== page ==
In this past year I have transitioned from working full time for a large Southern California corporation to working at home as a wrier. When I returned to my job as a proposal manager in the aerospace business after my son's suicide in 1999 I knew I had made exactly the right decision. The job left me no time to wallow in my grief. From the minute I was on board I was consumed with the business of working on teams to produce documents that had to be delivered on time every time. And, putting myself into that pressure cooker was the best thing I could have done to enable me to withstand the sadness in my life.
Plus I had to get up everyday with a purpose. I woke, I went to the gym, and I then got ready for work, looking like a true professional. And, I recovered slowly but surely during this time. Not only did I need to be technically astute in my job I had to manage and work with lots of people, and this socialization was a major factor in helping me get through my grief.
When I finally decided in April 2010 that enough is enough, I still felt that leaving my job could be very risky. If I let myself I could easily go back to the wallowing. Even so, I decided I had to do it. I wanted some time for myself and with my husband. I wanted time to travel while we're still mobile, And, I wanted time to write books and poems. An almost 24/7 job just doesn't support that. Plus, how many years could I continue at that pace at my age? I'm still willing to go back as a contractor but not on a full time basis. After almost 11 years since my boy's death, I decided I was strong enough to get along without the full-time job crutch - that's what I always called it - a crutch. I felt I knew how to defend against falling back into the wallowing.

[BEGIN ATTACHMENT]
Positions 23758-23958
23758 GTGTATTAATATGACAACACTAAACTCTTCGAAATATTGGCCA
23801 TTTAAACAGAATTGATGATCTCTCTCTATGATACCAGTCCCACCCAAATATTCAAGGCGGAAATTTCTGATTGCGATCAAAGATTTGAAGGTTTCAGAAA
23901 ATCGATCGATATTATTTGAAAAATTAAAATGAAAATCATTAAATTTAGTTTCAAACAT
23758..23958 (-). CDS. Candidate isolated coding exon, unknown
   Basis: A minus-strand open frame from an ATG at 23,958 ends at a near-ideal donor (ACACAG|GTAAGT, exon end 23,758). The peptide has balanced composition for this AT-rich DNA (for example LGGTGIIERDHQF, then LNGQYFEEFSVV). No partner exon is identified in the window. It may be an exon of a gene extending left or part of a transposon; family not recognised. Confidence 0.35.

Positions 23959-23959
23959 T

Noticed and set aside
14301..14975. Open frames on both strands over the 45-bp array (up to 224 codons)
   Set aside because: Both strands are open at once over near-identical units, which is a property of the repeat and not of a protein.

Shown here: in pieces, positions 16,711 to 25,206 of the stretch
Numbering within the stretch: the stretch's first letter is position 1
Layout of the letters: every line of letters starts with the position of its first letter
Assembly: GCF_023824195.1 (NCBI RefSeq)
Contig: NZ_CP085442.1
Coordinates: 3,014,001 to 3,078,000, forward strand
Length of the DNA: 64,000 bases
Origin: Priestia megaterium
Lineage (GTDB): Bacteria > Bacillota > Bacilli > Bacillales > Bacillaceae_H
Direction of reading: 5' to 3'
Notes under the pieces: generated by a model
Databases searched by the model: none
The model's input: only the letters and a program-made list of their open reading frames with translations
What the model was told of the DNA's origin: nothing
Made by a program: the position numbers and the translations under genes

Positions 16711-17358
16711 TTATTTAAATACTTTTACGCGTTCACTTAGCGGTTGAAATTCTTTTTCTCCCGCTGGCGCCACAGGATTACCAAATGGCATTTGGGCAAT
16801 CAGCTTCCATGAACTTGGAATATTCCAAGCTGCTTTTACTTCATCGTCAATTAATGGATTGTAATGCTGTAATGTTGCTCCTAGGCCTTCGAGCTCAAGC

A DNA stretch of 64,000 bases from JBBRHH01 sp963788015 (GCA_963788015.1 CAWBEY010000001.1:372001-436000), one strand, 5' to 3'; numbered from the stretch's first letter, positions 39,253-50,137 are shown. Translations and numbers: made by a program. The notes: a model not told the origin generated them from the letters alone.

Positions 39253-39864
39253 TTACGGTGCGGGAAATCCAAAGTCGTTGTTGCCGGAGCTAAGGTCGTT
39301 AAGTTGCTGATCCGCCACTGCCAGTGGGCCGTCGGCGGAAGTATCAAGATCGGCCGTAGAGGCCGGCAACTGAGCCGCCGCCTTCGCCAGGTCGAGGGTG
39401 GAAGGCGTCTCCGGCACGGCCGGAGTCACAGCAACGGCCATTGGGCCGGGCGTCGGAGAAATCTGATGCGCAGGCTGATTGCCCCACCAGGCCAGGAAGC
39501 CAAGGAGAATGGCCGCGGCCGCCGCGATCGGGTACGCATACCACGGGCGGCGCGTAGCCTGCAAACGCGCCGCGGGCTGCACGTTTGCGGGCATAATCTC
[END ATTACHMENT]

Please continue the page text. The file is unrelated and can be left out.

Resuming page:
And, I've done very well.
Almost as soon as I retired my writing life started booming. I got a publishing contract for the memoir I had been trying to sell for over two years, a book of photography that I had written the poems for has started getting attention, and a poetry anthology that I co-edited has just come out. Plus a lot of my poems got published. I introduce myself as a writer, and I've finally begun to believe that I am. It's as though taking that transition step has opened up a lot of writing opportunity doors for me. I'm doing perfectly fine without my crutch of a full-time job away from home. I'm not wallowing anymore. The timing was perfect for my transition. I couldn't be happier.
Causes Madeline Sharples Supports
Didi Hirsch Community Mental Health Center, Culver City, CA
Vistamar School, El Segundo, CA
Crossroads School, Santa Monica, CA (Endowment in...